Whooping cough case confirmed on Iqaluit to Rankin Inlet flight

The hamlet of Rankin Inlet. Nunavut’s chief public health officer has confirmed a a case of whooping cough on Canadian North Flight 4199 from Iqaluit to Rankin Inlet on March 9. (Kate Kyle/CBC)

Nunavut’s health department is cautioning people about a confirmed case of whooping cough on a Canadian North flight.

The flight, number 4199, went from Iqaluit to Rankin Inlet on March 9.

The territory’s chief public health officer says anyone who was on the flight, but especially those seated in rows one to four, should monitor for symptoms.

People who were on the flight should also call the health center immediately if they develop a mild cough, sneezing or a runny nose.

Other whooping cough symptoms include a cough that lasts longer than a week, a cough that sounds like a “whoop,” trouble breathing, vomiting after coughing, coughing that is worse at night, and a high fever that lasts more than three days.

Whooping cough can be prevented by getting vaccinated.

Related stories from around the North:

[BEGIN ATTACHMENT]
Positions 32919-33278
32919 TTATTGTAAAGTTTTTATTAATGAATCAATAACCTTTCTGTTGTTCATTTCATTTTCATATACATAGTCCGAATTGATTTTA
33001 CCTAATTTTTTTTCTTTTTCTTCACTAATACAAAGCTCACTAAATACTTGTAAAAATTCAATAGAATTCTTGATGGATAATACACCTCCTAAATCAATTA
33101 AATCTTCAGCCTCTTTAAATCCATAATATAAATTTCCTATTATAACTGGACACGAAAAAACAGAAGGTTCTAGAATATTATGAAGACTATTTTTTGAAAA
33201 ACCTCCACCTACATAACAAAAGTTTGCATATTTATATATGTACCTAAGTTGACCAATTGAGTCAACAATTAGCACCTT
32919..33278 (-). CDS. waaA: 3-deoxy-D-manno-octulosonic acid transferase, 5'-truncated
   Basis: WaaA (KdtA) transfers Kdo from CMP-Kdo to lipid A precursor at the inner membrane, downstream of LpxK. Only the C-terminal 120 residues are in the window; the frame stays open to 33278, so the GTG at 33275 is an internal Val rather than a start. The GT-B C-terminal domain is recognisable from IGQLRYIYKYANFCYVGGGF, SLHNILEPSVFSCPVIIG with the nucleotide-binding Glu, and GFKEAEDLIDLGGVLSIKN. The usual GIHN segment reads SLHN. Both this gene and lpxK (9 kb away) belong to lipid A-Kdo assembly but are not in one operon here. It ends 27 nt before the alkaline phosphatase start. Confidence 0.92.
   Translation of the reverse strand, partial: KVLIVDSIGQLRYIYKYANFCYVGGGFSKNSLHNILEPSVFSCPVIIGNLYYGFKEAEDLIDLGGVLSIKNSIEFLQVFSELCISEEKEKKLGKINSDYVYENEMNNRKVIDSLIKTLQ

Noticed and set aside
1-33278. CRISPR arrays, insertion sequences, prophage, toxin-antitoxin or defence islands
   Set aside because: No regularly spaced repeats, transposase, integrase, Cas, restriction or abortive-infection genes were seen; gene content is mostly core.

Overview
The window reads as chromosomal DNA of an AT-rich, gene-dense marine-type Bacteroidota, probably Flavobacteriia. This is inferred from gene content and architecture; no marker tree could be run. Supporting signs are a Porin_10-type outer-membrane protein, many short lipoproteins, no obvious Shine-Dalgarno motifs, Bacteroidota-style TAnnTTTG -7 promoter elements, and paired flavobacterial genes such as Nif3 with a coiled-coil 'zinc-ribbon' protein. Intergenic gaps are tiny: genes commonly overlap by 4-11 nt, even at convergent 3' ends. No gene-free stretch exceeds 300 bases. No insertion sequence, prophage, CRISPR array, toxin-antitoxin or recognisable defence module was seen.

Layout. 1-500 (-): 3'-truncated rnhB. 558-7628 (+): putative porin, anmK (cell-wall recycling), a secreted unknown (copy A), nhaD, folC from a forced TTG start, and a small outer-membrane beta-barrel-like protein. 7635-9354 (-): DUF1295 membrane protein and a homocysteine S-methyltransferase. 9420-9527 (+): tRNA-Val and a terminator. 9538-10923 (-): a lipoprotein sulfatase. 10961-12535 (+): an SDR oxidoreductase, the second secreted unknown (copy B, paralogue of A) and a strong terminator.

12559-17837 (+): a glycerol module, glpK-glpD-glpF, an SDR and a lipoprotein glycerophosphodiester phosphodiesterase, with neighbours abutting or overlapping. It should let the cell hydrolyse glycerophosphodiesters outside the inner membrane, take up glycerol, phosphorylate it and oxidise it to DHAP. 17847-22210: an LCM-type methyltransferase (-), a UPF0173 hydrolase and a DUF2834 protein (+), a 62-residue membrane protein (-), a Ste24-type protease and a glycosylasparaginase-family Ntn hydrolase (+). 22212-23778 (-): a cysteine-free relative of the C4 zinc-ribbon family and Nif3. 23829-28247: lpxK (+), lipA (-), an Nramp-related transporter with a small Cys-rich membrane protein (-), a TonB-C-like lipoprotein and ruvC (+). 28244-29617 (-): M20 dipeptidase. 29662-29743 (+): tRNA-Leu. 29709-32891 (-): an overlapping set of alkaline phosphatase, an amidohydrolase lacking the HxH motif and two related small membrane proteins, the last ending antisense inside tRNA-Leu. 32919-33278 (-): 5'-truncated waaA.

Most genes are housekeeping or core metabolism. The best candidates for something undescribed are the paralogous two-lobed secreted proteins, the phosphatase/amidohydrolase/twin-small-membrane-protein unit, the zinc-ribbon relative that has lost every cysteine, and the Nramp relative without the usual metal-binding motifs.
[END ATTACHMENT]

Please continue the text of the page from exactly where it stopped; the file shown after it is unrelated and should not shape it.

Canada: Gonorrhea, syphilis rates skyrocket in Canada’s Northwest Territories, CBC News

Finland: Finland’s elder care needs funding boost to meet Nordic standards: researcher, Yle News

Norway: Nordic diet a heart-smart alternative, Radio Sweden

Sweden: Fewer people suffering strokes in Sweden, Radio Sweden

United States: Alaska sees first measles case since 2015, Alaska Public Media

CBC News

For more news from Canada visit CBC News.

Do you want to report an error or a typo? Click here!

Leave a Reply

Note: By submitting your comments, you acknowledge that Radio Canada International has the right to reproduce, broadcast and publicize those comments or any part thereof in any manner whatsoever. Radio Canada International does not endorse any of the views posted. Your comments will be pre-moderated and published if they meet netiquette guidelines.
Netiquette »

Your email address will not be published. Required fields are marked *